What is a Generative Adversarial Network (GAN)
Generative Adversarial Networks (GANs) can be described as extremely powerful kinds of neural networks that are employed to aid in Unsupervised Learning. They were created and first introduced in 2014 by Ian J. Goodfellow 2014. GANs are comprised of two neural networks that are in competition with one another and can analyse the changes within a set of data.
GANs are a method for generative modelling that uses deep learning methods like CNN (Convolutional Neural Network). Generative modelling is an unsupervised learning method that automatically discovers and learns patterns in input data so that the model can be used for new examples from the original dataset.
GANs are a method of training generative modelling by framing the problem as a supervised learning problem and using two sub-models. GANs have two components:
Generator This is a program that generates new data from real-world images.
Discriminator This compares the images with real-world examples to classify fake and real images.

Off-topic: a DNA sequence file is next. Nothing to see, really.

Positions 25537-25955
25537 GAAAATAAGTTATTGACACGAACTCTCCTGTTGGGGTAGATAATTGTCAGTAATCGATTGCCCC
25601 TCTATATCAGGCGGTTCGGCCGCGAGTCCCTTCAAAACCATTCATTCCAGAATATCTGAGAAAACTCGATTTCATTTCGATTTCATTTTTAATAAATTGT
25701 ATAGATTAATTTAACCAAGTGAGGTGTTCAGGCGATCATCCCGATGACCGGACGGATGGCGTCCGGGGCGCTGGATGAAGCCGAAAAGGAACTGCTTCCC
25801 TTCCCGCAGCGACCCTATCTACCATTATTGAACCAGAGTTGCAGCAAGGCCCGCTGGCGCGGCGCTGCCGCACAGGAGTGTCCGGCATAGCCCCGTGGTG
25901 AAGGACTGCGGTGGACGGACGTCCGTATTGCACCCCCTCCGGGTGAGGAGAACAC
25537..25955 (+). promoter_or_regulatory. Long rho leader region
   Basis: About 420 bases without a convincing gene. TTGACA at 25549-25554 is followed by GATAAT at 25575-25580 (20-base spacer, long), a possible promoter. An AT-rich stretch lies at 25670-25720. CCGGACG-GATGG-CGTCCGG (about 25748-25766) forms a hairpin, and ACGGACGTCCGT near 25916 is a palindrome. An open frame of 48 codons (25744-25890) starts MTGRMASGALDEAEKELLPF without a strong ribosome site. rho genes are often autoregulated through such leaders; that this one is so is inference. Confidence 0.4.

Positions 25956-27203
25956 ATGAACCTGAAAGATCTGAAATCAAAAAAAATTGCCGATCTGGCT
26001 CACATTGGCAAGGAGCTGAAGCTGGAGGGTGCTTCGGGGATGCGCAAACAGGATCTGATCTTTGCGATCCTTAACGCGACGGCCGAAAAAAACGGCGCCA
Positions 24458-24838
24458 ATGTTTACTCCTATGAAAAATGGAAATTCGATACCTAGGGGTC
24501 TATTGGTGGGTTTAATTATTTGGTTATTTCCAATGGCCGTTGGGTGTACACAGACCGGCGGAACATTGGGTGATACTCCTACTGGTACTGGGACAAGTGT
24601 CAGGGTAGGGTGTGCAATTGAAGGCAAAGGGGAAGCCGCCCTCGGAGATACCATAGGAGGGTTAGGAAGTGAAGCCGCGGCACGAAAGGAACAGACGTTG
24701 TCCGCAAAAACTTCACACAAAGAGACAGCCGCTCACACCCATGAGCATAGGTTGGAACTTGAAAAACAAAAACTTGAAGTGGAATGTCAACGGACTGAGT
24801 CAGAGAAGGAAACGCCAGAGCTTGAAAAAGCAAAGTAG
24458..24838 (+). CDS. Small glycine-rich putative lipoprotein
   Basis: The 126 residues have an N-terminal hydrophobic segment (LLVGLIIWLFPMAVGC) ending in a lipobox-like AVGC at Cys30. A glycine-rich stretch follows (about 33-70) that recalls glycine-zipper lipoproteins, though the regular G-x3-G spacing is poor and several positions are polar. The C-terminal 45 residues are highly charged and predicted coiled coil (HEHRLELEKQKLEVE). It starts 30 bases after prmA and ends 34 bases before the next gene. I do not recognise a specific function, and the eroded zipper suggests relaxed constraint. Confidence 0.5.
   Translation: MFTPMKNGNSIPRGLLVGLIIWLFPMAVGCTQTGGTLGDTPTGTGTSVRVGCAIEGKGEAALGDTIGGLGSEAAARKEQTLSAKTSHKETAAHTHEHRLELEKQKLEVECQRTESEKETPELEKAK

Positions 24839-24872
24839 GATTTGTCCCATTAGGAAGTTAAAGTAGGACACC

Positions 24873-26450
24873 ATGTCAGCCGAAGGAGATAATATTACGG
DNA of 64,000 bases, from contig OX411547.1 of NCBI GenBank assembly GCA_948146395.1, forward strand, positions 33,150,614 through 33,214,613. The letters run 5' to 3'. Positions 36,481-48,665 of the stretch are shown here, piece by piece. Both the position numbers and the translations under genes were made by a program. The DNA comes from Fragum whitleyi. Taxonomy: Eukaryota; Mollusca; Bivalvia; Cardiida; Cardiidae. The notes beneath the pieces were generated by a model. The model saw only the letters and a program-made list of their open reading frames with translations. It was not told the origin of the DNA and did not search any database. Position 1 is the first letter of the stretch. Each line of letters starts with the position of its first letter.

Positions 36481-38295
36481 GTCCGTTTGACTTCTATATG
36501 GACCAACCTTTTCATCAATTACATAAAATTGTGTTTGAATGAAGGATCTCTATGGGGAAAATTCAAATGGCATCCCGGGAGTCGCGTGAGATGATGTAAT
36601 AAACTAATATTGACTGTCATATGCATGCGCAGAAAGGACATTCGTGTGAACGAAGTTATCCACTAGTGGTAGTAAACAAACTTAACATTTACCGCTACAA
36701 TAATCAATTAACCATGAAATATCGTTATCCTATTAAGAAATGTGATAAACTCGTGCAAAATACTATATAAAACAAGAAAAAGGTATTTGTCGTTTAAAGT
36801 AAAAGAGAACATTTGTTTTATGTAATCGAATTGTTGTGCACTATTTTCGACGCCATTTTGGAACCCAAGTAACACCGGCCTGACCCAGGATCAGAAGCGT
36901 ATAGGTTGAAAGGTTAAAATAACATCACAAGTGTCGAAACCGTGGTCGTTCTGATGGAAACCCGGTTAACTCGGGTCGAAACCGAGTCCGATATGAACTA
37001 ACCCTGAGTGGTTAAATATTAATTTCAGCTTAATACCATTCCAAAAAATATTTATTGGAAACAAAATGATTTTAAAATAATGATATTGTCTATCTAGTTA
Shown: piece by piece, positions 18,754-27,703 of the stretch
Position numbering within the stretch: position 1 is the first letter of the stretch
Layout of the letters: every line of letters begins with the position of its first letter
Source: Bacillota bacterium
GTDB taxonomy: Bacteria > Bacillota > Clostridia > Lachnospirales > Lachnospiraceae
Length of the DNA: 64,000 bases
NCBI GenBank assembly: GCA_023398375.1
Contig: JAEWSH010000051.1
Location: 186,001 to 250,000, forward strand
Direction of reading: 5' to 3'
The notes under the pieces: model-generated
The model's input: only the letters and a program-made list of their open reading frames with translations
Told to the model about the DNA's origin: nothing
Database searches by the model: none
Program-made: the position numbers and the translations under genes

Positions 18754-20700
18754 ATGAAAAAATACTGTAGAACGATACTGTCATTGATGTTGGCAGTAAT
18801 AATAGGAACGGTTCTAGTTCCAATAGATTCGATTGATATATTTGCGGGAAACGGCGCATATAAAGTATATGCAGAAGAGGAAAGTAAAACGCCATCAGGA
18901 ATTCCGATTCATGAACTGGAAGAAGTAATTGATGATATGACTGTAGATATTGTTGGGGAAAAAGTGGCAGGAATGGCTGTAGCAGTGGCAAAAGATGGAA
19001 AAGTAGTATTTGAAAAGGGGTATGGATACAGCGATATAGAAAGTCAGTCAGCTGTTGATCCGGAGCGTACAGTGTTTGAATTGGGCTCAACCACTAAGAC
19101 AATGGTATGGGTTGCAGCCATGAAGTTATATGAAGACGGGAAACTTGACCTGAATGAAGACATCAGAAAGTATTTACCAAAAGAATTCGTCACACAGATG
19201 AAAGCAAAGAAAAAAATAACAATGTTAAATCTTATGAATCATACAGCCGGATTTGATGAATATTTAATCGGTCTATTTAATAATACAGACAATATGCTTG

Example The Generator generates random images (e.g., The Generator generates some random images (e.g., tables), and then the Discriminator compares these images with real-world table images. Finally, the Generator sends the feedback directly to Generator. See the GAN structure in the following figure.
What is the Reason GANs were Invented in the First Place?
It is well-known that most of the neural nets used in mainstream research are easily misled into misclassifying items by introducing a tiny amount of noise to the data. Surprisingly, the model modified after adding noise has a higher probability of making a mistake than when it has made a good prediction. The reason for this is that machines learn from the smallest amount of data. This is a main drawback as it can be overfitted. The relationship between input and output is almost linear. While the lines of separation between different classes could be linear, they are comprised of linearities, and even minor changes in one point of the feature space could cause data to be classified incorrectly.
How does GAN works?
Generative Adversarial Networks (GANs) can be broken down into three parts:
Let's look at an example: generating images of Dogs.
Step 1: Training of Discriminator
Step 2 - Training the Generator
After a few more iterations, the Generator will start generating images similar to real-world images.
Applications to GAN: